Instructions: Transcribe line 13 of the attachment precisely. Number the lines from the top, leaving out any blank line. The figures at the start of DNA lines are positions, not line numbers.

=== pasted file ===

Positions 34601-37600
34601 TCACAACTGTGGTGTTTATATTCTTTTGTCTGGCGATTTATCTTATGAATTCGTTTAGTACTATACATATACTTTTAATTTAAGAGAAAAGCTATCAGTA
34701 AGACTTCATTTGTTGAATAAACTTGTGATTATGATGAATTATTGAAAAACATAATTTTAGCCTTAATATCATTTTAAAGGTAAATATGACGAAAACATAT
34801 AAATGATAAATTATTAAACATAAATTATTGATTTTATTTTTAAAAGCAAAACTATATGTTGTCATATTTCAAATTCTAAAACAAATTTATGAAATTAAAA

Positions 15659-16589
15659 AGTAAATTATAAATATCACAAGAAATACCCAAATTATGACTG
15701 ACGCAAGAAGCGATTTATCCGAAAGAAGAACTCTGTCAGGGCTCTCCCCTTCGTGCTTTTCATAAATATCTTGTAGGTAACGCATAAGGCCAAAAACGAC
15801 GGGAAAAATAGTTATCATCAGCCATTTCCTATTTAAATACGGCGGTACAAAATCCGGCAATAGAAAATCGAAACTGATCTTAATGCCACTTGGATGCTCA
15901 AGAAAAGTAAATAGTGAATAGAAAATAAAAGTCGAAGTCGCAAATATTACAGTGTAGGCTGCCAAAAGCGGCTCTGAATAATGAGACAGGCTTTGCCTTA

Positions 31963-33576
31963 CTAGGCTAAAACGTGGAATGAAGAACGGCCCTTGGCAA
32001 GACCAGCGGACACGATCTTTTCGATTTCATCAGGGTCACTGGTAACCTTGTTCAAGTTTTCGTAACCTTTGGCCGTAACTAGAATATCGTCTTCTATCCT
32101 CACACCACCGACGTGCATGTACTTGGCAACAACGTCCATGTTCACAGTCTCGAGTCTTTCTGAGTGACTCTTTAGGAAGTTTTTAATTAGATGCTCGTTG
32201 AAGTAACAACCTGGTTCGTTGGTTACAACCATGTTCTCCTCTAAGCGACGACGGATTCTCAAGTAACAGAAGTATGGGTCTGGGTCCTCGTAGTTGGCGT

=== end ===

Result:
32101 CACACCACCGACGTGCATGTACTTGGCAACAACGTCCATGTTCACAGTCTCGAGTCTTTCTGAGTGACTCTTTAGGAAGTTTTTAATTAGATGCTCGTTG